When I told my assistant that I was leaving practice to move into a hospital position, her immediate response was “Oh, no. I just got you trained and now you’re leaving!”  We both laughed, but she had a good point— we had “trained” each other to work as a team.

Gina, like Steven before her, was a great assistant. When people ask me about virtual assistants in the world of health information technology, I use them as the standard to measure against. They were truly assistants — they didn’t do my job for me, they made my job easier and let me concentrate on the things my education and training had prepared me for. So what did they do that made them great assistants and what skills and capabilities would I like technology to emulate?

First and foremost they communicated. There was dialogue between us. When I asked for information or asked them to perform a task they prompted me for the additional information they needed to carry out my request. This is what Gina meant by “training” me — over time my requests got more specific, more complete, and she needed to ask for more information less often. But the need for conversation was always there. So to me, this is the most important attribute of an assistant. Any virtual assistant has to be able to interpret my requests, identify what is missing, and ask for those additional inputs.

So what did I ask them to do? Not to diagnose a patient – that’s my job. I asked them for lab results – and I learned to say which labs, from when. Or had them call in a ‘script — and they nudged me if I forgot a dispense amount or a number of refills. I could ask for an ICD-9 code and they’d ask for more specific diagnosis if needed. And so on. Some things, like “Who’s my next patient,” didn’t require much clarification, but lots of things did.

As we moved to an electronic medical record (EMR), there was more I had to do for myself and less they could assist me with; this is where a voice-enabled virtual assistant shows its real potential. When dealing with a complicated problem I need to see the whole record and have all the information available to me. But simple things, such as logging into an EMR and navigating to one piece of information, or performing one function – writing a script, ordering a test, etc. –  take time that I could better spend elsewhere. So if I could use my voice as a log-in to get a result, send a ‘script, input a quick note — all  things that would make my life easier –  I’ll have more time back to spend interacting with my patients – a part of my job that no technology could ever quite measure up to.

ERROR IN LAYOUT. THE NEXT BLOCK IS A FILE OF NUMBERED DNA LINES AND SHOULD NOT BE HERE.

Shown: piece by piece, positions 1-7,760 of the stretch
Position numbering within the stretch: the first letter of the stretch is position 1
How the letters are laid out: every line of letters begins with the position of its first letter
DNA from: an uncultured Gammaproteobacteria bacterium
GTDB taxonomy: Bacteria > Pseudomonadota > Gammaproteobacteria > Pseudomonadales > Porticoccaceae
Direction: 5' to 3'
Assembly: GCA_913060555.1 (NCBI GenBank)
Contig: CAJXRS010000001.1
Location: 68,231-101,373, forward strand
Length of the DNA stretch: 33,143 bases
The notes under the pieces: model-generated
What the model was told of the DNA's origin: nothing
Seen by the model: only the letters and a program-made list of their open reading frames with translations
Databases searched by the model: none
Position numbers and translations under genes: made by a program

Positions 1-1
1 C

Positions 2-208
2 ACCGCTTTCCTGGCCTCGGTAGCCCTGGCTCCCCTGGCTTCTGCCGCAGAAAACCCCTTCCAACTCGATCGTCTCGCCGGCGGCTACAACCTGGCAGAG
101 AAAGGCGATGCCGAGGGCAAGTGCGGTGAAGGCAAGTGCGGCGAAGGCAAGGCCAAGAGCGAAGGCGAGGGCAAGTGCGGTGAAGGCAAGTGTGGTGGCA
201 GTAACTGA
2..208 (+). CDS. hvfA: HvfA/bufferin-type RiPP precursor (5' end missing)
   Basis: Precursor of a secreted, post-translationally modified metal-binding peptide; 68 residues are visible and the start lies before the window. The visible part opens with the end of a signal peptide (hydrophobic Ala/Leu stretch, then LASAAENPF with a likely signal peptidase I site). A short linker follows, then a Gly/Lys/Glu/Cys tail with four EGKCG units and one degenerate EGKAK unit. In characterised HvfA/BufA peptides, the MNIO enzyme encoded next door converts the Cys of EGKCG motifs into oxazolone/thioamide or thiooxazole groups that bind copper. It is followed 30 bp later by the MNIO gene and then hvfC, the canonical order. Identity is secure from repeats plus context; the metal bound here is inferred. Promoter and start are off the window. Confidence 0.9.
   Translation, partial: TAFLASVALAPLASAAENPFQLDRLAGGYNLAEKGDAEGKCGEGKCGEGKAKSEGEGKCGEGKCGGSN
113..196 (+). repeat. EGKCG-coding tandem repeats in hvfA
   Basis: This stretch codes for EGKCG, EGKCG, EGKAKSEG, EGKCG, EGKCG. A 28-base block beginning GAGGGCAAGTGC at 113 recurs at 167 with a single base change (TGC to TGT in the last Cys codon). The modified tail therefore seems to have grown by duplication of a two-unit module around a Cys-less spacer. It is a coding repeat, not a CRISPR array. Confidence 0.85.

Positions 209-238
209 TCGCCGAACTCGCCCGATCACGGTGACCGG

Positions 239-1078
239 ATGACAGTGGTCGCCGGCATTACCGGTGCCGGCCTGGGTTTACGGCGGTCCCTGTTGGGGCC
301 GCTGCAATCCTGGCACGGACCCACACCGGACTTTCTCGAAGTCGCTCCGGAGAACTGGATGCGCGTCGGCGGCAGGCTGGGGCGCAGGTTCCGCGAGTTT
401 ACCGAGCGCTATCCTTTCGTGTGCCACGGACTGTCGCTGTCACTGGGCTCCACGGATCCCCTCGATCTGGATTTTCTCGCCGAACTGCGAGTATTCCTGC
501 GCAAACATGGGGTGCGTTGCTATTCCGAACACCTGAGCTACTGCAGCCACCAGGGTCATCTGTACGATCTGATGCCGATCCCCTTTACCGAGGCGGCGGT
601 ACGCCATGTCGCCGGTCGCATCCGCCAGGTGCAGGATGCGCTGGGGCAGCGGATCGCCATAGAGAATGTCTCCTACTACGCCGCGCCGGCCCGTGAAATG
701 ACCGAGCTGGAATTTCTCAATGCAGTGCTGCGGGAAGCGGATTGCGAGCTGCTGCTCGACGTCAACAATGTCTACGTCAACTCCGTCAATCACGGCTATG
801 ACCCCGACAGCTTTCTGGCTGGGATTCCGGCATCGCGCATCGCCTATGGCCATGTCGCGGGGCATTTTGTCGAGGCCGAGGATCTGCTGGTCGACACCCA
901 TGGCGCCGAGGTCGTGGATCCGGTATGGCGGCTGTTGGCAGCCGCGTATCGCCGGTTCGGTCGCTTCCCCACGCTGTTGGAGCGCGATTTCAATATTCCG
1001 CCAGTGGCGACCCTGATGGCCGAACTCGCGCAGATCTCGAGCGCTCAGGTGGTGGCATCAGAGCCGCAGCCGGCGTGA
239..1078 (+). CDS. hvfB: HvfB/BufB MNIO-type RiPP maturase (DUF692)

A good virtual assistant will do what a good assistant has always done — make a job easier. And a tablet, a smart phone, or even a wristwatch device is much easier to take with me than Gina.

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Dr. Reid Coleman

About Dr. Reid Coleman

As the Chief Medical Information Officer for evidence-based medicine, Reid works to improve both the quality and safety of healthcare by implementing information technology solutions in the clinical setting. He is currently investigating the use of natural language processing (NLP) of big data sets to enhance evidence-based knowledge and clinical-decision support. Before joining Nuance, Reid practiced internal medicine on a full-time basis for 20 years. In 1998, he became medical director for a physician-hospital joint venture, and in 2001 became medical director for informatics at Lifespan, a four hospital, 1,150 bed integrated delivery system in Providence, Rhode Island. In 2010, he was ranked by Modern Healthcare Magazine as one of the “Top 25 Medical Informaticists in the U.S.,” and the following year received the Beckwith Family Award for Outstanding Teaching at Brown. Reid attended the Alpert Medical School at Brown University, where he also currently serves as an Associate Professor of Clinical Medicine. Reid moved to the Providence RI area with plans to stay for four years of college. He is still there today due to the influence of a woman, who has been his wife for the last 35 years.